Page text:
Wednesday, May 11, 2005

COLUMN -- Is vehicle miles traveled fee more fair than the gas tax?

Posted by Craig Westover | 8:46 AM |  

Wednesday, May 11, 2005

Minnesota is not the only state with transportation funding problems. A possible solution being touted and tested in Oregon is the Vehicle Miles Traveled fee, which would replace, for some drivers, the current per-gallon gasoline tax. The VMT fee provides consistent state revenue and is technologically feasible.

It also raises privacy issues and veils the seductive allure of social engineering.
Fuel taxes calculated on a per-gallon basis are the primary source of funding for state road maintenance and construction. On average, fuel taxes account for 65 to 85 percent of road use costs. In Minnesota, 82 percent of motor fuel taxes come from gasoline sales. The more fuel sold, the more state revenue there is.

More drivers are on the road than ever before and more miles are being driven — 52 billion vehicle miles of travel in Minnesota, which should be producing a lot of gasoline tax revenue. And, in the short term, it is. But looking not-so-long-term, adding alternative-fuel vehicles to the mix means better fuel efficiency and declining fuel tax revenues are inevitable.

The reality is more miles driven means more wear and tear on the roads, which leaves states looking at more costs and less revenue. This is the situation the VMT fee is meant to address.

Today average gasoline mileage is about 20 miles per gallon. But not all vehicles get "average" mileage. A Toyota Prius, for example, has an EPA combined mileage of 55 miles per gallon. A Chevy Suburban logs about 12 miles per gallon. Under Minnesota's current tax-per-gallon system, a 1,000-mile trip in the Suburban produces about $16.67 in tax revenue compared to around $3.64 for the Prius.

In a VMT fee system, both vehicles would pay tax of $12.50 (at the 1.25-cent rate) for equal use of the roads. If gas prices motivate consumers to purchase higher mileage vehicles, in the VMT fee system the state maintains its revenue stream.

There is much to recommend this system; however, the danger lies in the potential for "creeping fairness." The technology being tested in the Oregon program opens the door to a complexity and false precision like that inflicted on the school funding formula.

For example, many people suggest a VMT fee is a disincentive for people to buy fuel-efficient cars. However, that "unfair" situation could be fixed by technology. It's possible to set a higher rate-per-mile for a heavier vehicle.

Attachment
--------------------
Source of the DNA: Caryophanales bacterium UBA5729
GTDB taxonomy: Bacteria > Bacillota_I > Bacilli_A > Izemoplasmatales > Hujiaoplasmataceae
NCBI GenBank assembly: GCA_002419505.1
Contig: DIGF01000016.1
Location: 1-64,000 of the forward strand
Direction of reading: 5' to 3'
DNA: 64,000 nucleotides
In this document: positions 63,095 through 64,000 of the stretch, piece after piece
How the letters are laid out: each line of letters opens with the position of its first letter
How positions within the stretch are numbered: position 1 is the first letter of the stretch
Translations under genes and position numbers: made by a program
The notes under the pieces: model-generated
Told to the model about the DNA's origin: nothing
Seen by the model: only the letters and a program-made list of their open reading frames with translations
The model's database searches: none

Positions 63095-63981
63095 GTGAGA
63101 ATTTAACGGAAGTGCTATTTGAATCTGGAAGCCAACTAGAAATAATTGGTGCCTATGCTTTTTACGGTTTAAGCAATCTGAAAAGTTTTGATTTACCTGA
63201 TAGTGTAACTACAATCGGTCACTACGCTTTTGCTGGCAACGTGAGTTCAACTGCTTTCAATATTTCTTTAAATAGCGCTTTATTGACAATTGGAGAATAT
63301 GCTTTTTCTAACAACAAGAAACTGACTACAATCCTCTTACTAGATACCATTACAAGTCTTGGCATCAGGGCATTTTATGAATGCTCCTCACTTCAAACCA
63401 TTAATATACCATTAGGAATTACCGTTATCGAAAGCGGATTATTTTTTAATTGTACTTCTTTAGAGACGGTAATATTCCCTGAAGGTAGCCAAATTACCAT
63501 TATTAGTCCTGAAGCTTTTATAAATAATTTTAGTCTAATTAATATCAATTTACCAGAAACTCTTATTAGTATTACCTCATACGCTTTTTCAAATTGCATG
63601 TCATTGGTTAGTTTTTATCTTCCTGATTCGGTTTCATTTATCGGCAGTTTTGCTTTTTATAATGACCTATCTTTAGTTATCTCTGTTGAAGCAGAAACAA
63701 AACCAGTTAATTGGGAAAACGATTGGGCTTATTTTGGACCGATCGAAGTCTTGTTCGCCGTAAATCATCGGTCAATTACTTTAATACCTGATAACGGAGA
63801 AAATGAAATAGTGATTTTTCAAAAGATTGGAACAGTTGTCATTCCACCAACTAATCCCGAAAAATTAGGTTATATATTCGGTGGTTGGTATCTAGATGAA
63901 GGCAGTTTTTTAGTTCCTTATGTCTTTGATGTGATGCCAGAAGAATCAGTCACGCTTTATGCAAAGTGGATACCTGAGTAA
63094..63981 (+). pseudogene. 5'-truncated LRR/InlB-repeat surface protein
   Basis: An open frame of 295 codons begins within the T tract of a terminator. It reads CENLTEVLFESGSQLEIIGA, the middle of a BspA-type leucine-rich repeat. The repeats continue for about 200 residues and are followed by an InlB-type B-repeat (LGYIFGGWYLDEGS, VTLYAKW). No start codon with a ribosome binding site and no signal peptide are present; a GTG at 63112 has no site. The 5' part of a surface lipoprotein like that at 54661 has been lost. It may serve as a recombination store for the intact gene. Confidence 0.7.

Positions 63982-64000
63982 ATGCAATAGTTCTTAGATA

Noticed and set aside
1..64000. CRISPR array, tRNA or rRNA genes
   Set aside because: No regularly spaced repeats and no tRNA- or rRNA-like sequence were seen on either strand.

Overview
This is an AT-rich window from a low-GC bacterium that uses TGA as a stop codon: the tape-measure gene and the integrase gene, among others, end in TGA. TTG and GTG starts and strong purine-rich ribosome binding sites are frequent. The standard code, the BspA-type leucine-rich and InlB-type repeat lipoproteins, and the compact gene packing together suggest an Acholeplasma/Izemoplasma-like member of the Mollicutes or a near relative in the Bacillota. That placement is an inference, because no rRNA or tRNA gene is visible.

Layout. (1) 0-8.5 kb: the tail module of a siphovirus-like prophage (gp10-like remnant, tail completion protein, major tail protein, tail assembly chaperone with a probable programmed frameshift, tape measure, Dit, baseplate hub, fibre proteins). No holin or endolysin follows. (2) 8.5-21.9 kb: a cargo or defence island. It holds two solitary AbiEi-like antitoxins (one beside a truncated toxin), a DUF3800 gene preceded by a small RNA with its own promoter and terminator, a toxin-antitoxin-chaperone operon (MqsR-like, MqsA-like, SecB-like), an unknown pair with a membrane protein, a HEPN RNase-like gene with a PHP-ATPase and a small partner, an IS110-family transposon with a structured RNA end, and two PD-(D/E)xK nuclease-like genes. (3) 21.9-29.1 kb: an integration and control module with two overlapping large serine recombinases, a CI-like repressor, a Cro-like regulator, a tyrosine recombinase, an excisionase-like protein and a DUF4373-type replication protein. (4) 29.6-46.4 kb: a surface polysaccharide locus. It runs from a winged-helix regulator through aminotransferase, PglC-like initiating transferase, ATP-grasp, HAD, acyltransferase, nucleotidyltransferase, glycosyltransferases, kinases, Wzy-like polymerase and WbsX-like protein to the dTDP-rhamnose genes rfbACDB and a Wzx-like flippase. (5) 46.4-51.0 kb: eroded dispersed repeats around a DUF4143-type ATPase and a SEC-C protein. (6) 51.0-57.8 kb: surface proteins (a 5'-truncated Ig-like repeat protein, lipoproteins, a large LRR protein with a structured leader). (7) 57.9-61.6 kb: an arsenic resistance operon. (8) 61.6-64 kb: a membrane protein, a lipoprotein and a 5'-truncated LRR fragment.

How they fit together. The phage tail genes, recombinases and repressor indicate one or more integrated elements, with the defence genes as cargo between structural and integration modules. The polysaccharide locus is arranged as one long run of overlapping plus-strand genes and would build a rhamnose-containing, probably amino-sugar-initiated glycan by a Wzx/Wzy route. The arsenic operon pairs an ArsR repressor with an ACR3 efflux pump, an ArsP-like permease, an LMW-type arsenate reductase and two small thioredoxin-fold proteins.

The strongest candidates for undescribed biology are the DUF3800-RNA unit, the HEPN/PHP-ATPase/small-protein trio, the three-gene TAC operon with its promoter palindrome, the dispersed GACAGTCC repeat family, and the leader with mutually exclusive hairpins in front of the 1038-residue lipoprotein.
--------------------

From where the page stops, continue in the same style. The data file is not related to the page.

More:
But how high? What are the social ramifications beyond tax revenues? Legislators are seldom asked those kinds of questions.

Congestion pricing is another policy decision with social consequences. In the congestion rate model, specific high-traffic zones at specific high traffic times carry a higher VMT fee. Technology might also be used to address an "unfair" Minnesota problem; highway usage and cost per mile driven is not uniform across the state.

Technology required to implement a VMT fee system is a simple global positioning system that would eliminate out-of-state mileage when calculating tax. When a driver pulls in to a service station to purchase fuel, mileage data is wirelessly downloaded to a reader near the station pump. The tax is calculated and paid at the pump.

If the concept proves feasible and one or more states opt for a VMT fee system, equipment would likely be factory-installed much like special emissions systems on vehicles destined for California. Retrofitting all vehicles is impractical and any system must allow for out-of-state vehicles. A dual tax system is required unless and until some multi-state or national standardization is achieved.

VMT fees rightly raise privacy concerns. Initially, the GPS devices installed in the Oregon test will only store the number of miles traveled. Authorities will not be able to track in real time where a vehicle is or reconstruct after the fact where a vehicle has been.

That situation, however, is little reassurance to privacy advocates like David Sobel of the Electronic Privacy Information Center, a public interest research center in Washington, D.C.

"Once technology is in place," he noted, "it's virtually impossible to resist finding ways to use it."

A good idea for Minnesota? Perhaps, but there are also myriad policy and privacy issues that cannot be taken lightly. There's tremendous potential for bureaucratic abuse. Nonetheless, a VMT might be more palatable than an increase in the gasoline tax if implemented in the context of consumer choice.

This column was originally researched for an article in the Heartland Institute's "Budget and Tax News" publication.